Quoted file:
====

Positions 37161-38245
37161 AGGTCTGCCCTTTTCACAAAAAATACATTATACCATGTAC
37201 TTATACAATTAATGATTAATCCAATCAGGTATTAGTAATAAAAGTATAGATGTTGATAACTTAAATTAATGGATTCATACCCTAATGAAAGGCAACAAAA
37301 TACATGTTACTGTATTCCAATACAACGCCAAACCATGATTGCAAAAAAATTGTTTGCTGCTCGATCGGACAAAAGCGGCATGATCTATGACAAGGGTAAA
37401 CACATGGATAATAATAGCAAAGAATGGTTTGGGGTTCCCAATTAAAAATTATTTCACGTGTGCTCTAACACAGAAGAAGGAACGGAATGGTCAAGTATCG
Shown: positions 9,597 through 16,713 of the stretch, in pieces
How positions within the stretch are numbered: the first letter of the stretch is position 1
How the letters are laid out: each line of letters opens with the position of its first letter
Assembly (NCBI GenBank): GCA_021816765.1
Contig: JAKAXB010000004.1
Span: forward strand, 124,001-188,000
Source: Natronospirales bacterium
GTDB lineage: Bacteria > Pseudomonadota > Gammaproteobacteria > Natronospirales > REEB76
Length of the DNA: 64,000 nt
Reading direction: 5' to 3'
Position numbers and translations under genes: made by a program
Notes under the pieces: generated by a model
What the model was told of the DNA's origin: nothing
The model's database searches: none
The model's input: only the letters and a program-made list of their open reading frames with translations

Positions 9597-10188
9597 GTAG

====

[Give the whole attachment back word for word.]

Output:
Positions 37161-38245
37161 AGGTCTGCCCTTTTCACAAAAAATACATTATACCATGTAC
37201 TTATACAATTAATGATTAATCCAATCAGGTATTAGTAATAAAAGTATAGATGTTGATAACTTAAATTAATGGATTCATACCCTAATGAAAGGCAACAAAA
37301 TACATGTTACTGTATTCCAATACAACGCCAAACCATGATTGCAAAAAAATTGTTTGCTGCTCGATCGGACAAAAGCGGCATGATCTATGACAAGGGTAAA
37401 CACATGGATAATAATAGCAAAGAATGGTTTGGGGTTCCCAATTAAAAATTATTTCACGTGTGCTCTAACACAGAAGAAGGAACGGAATGGTCAAGTATCG
Shown: positions 9,597 through 16,713 of the stretch, in pieces
How positions within the stretch are numbered: the first letter of the stretch is position 1
How the letters are laid out: each line of letters opens with the position of its first letter
Assembly (NCBI GenBank): GCA_021816765.1
Contig: JAKAXB010000004.1
Span: forward strand, 124,001-188,000
Source: Natronospirales bacterium
GTDB lineage: Bacteria > Pseudomonadota > Gammaproteobacteria > Natronospirales > REEB76
Length of the DNA: 64,000 nt
Reading direction: 5' to 3'
Position numbers and translations under genes: made by a program
Notes under the pieces: generated by a model
What the model was told of the DNA's origin: nothing
The model's database searches: none
The model's input: only the letters and a program-made list of their open reading frames with translations

Positions 9597-10188
9597 GTAG